Does this model tell us what the results will be at Monterey 2022? It has some guesses—and we'll be sharing it soon—but to be honest, that's not really the point. The model is most helpful at helping us better think through how the myriad pieces of the economy and collector car market interact. As Car Week nears we'll be keeping a close eye on inflation and the price of oil, but also to what extent the Fed's rate cuts cool GDP. Additionally, Monterey's results will offer fresh points for analysis, enabling us to further refine our model.

Inflation has not been on the collector car market's (or the public's) radar at all in recent memory, but it's clear that while it is merely one metric among many, both segments we've analyzed are now paying close attention to the CPI.


  • Maestro1 says:

    I always read john Wiley and disagree with him most of the time, but it’s very interesting reading. Hagerty is
    similar to financial analysts in this context who I also read a small group of and taken them with a grain of salt.
    I am an Iconoclast when it comes to buying cars. I buy them off the street, out of car ports, in the desert, and so on. Because I am on the Left Coast rust and corrosion are minimal issues. I think auctions are mostly herd lust, and some market values are hysteria. You’d be amazed at what I find. And at the right price.

  • Mick says:

    Well, alrighty then ! I was really only checking article for hints on classic car ownership…

  • Adrian Harrison says:

    I acknowledge most of the comments above. However I do have reservations about using this platform for socio-political commentary. Both authors have rendered cogent and elegant analyses that reflect deep thinking – my caution derives from a concern that the ultra right may view it as an opportunity to disseminate their agenda. Just saying.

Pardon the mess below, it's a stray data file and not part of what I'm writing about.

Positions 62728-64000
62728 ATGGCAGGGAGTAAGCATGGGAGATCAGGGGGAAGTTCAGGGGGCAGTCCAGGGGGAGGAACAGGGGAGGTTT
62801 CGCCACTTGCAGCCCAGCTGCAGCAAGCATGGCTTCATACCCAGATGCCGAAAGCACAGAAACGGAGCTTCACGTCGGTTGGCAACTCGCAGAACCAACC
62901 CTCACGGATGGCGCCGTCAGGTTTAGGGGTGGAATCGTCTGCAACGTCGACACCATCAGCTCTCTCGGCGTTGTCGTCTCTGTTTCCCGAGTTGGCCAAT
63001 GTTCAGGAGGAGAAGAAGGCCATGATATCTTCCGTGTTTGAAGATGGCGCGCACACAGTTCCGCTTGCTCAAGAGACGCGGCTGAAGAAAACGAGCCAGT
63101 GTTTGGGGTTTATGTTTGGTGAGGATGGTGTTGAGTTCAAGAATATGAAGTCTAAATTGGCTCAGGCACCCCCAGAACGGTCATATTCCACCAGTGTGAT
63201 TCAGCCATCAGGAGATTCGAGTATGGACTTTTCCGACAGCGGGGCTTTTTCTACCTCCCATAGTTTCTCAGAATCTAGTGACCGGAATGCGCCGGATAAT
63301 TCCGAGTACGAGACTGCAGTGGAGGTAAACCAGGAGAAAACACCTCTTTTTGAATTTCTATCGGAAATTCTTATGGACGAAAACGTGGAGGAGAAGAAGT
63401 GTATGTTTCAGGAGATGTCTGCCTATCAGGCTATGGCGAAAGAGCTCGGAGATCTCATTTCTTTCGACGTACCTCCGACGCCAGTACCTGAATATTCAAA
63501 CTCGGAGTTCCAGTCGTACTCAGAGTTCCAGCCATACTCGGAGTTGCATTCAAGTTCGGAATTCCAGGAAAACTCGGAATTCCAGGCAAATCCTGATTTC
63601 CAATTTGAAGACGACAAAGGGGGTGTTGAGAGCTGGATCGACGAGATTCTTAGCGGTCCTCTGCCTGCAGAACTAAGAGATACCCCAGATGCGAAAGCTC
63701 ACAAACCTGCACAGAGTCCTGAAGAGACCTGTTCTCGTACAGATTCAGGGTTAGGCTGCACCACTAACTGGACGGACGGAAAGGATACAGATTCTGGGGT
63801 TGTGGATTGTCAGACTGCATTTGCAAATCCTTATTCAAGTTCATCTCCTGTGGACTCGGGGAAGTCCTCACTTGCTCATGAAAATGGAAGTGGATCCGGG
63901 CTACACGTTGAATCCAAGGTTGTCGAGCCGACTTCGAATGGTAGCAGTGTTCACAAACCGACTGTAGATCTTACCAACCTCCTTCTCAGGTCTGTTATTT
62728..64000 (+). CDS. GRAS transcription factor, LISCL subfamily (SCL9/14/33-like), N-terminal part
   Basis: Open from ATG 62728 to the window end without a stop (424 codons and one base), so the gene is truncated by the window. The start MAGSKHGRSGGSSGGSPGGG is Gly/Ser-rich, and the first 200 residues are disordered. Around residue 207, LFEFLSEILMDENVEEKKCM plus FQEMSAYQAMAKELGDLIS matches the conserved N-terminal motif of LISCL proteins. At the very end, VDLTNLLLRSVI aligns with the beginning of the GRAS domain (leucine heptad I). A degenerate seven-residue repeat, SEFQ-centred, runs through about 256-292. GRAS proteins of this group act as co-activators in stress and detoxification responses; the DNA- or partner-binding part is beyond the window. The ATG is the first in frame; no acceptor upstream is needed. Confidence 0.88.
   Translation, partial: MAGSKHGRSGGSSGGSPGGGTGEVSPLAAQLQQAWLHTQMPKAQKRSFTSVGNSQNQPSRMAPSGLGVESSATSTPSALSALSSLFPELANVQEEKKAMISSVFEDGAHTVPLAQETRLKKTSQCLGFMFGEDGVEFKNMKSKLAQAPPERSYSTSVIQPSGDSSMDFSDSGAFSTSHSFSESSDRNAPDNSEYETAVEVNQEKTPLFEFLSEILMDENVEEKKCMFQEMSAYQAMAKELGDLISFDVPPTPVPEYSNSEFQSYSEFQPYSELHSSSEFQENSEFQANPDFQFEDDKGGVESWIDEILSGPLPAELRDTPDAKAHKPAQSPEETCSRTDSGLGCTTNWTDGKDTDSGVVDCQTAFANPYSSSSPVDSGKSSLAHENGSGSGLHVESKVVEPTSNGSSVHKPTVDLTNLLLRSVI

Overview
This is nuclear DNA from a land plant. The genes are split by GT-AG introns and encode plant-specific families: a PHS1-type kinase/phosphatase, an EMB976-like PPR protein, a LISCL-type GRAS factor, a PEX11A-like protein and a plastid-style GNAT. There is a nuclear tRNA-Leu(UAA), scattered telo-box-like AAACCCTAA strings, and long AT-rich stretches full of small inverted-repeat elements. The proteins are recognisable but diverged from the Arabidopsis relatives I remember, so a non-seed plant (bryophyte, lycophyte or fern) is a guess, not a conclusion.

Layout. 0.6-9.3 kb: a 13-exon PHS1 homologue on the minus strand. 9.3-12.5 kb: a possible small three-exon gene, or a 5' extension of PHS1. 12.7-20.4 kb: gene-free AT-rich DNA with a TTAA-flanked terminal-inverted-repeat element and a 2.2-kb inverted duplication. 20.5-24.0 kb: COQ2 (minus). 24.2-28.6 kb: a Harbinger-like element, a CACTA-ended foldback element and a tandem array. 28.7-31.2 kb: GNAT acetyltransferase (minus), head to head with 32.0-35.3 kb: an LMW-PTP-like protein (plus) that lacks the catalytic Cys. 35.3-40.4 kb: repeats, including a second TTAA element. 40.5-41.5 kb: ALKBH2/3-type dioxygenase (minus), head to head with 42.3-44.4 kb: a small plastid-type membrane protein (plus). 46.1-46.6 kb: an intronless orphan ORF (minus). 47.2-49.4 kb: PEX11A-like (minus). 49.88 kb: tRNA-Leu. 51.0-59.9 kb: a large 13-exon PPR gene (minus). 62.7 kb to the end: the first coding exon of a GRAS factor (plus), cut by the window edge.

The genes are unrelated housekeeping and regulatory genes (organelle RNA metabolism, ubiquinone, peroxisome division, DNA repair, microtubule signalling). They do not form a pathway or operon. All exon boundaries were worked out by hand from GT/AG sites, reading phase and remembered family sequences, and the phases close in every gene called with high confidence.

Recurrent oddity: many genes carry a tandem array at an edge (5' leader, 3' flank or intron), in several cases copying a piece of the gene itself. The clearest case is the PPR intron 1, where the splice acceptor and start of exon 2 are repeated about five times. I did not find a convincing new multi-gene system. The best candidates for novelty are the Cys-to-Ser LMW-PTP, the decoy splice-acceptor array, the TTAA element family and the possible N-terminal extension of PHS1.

• Rick C says:

    We all know the reason the price of everything here in the good old USA is zooming and shortages are evident……..NO confidence in current leadership period! Now what can I expect to happen to the values of my fleet of classic cars, that wont be for sale anyway?

  • David Zenlea says:

    We are having a problem with escalating tensions amongst our users, and when topics get too far off the original story, things are starting to get out of control. For now we need to stick closer to the topics presented initially, and you can read our full guidelines here:

  • John Ehle says:

    I find these articles to be interesting. While this one speaks to the economic factors that impact the collector car market, I tend to look at the collector car market as a reflection of what’s going on in the economy, and sometimes an indicator of what might be to come.

    While this article is not revelatory to me, as it identifies the same main economic influences that we’ve known about for 30 years, I felt compelled to make two observations about it:

    1) In the first table, showing online bids as a percentage of Condition 1 value, what this article fails to mention is that Hagerty’s Condition 1 values went up in 2022 as a result of bidding in 2021, so it stands to reason that bids in 2022 are lower as a percentage of Condition 1 values. But, bids in 2022 are still higher than Condition 1 values, so I think it’s an exaggeration to say that “bidders have reined in their bidding.”

    2) The article closes by saying that “inflation has not been on the collector car market’s (or the public’s) radar at all in recent memory,” yet earlier this year Hagerty published an article that pointed to collector cars being seen as an inflation hedge as a driver for the market run-up to 2015 (citing a Wall Street Journal article around the time of the Great Recession). I’ve noticed a consistency of contradiction between various Hagerty articles. It suggests that Hagerty’s contributing authors don’t read any other Hagerty articles.

  • Inline8OD says:

    Recycled common sense. This is an article? About cars? Leave this filler for Kiplinger’s and the Wall Street Journal Weekend Edition.

  • Rex OSteen says:

    looks like a disinterested person with some computer software and reporting results, possibly without understanding the factors that are at work- what about the effect of drop in stature of the internal combustion engine, and the declining role of the role and meaning of car culture as entertainment alternatives have evolved, and drop in real earnings in the lives of middle class younger consumers?